While watching some old home videos (yeah, we have a life), I learned a valuable radio programming lesson from my two year old son. Specifically, it reminded me of the two switch theory of radio programming.
The video was of my kids playing with toys at Christmastime. Alex (then two years old) had an electric train with a simple on/off switch. He flipped the switch to make the train go, and then again to make it stop. Pretty simple, right?
Well, this train had a second power switch that provided the main power to the toy. His older brother Andrew (four) switched the main power off, and Alex immediately started crying and complained that the train was “broke.”
Alex is like many radio programmers that fail to grasp the two switch theory factors in programming radio stations.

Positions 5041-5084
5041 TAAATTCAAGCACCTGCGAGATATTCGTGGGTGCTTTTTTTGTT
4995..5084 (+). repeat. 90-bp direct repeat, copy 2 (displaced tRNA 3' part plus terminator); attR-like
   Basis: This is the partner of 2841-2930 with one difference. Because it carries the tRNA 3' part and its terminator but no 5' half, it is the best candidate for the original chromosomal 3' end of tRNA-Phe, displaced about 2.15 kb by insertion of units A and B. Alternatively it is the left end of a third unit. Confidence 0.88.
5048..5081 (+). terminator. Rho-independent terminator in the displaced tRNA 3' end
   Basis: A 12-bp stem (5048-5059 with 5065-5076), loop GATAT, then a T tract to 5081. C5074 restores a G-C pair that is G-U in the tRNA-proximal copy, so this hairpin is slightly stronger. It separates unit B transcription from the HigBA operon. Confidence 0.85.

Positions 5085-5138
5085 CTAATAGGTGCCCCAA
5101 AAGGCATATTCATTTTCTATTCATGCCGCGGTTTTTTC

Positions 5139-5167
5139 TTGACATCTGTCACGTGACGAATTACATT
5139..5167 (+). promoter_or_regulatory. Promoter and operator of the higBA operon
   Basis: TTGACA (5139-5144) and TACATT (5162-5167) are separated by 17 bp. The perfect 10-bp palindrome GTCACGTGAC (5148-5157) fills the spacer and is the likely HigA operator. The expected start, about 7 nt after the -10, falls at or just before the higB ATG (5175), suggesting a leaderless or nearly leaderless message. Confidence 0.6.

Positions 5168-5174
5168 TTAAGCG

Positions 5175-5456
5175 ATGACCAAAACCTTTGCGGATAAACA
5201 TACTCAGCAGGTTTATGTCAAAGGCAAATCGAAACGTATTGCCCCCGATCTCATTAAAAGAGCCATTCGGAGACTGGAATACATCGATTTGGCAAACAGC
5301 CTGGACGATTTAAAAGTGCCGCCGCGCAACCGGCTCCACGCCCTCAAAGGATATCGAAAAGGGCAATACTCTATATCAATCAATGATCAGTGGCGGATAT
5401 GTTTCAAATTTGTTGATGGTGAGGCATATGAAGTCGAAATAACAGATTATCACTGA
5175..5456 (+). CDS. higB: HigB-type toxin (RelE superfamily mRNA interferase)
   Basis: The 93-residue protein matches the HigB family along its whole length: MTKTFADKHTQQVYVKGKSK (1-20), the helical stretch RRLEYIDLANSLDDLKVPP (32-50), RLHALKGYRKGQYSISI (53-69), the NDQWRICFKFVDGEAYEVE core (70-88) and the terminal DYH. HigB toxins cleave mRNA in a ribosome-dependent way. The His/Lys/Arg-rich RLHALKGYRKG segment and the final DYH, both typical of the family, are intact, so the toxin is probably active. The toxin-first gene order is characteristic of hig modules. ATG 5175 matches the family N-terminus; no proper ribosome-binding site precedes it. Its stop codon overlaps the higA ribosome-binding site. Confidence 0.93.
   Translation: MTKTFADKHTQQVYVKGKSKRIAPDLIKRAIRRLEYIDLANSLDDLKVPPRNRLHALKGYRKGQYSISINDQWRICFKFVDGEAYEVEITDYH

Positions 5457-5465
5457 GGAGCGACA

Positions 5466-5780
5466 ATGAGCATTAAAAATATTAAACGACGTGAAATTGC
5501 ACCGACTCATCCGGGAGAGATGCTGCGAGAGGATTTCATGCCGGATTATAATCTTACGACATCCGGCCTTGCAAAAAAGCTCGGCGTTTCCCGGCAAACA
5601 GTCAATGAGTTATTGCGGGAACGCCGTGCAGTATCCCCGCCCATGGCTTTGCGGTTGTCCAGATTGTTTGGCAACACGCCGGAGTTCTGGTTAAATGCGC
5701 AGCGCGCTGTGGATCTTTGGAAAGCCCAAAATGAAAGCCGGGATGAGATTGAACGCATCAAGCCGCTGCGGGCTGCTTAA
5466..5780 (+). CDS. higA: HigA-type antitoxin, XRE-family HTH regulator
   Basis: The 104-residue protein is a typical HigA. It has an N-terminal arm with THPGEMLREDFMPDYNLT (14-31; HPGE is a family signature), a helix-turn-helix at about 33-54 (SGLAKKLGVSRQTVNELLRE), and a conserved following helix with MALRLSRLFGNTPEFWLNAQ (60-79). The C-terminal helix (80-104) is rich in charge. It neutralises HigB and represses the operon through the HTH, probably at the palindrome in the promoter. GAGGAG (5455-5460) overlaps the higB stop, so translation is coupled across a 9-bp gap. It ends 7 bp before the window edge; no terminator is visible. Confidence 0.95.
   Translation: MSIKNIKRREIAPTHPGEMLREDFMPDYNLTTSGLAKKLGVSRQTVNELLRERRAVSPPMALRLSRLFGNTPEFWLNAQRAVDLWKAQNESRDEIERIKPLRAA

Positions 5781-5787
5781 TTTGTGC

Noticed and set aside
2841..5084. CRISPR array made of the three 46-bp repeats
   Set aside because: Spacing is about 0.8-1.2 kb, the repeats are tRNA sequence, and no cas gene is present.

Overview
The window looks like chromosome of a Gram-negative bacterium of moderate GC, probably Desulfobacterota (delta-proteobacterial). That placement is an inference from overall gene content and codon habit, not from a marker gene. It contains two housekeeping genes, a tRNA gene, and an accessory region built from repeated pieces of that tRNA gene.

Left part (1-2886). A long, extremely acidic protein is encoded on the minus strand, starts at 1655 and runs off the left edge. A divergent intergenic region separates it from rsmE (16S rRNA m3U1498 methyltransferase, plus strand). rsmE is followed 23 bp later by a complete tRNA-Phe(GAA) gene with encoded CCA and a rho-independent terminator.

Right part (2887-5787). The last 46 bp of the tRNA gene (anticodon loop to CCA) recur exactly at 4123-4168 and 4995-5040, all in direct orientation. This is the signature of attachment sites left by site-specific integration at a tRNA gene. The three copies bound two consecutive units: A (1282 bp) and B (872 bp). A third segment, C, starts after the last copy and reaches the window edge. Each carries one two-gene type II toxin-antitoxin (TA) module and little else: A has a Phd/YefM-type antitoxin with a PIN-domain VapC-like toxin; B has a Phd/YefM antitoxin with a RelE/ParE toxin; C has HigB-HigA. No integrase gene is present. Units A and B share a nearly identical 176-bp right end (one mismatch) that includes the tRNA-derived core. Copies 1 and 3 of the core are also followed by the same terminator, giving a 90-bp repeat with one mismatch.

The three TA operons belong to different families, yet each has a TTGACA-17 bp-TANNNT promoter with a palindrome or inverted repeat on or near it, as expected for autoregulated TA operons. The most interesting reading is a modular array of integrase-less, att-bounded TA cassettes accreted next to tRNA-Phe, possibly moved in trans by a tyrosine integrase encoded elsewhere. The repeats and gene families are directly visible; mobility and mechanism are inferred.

In a world with more and more instant data (PPM, PD Advantage, M-Score analysis), we assume that programming decisions made today are reflected in the ratings tomorrow…or at least next week. In most cases, it’s a little more complex than that.
Wait, I take that back. In all cases, it’s more complicated. That’s what makes programming tricky. It’s at least as much art as science.
Consider the notion that not only must the switch be on, the power must be on as well. Like life itself, programming issues are rarely as simple as we try to make them.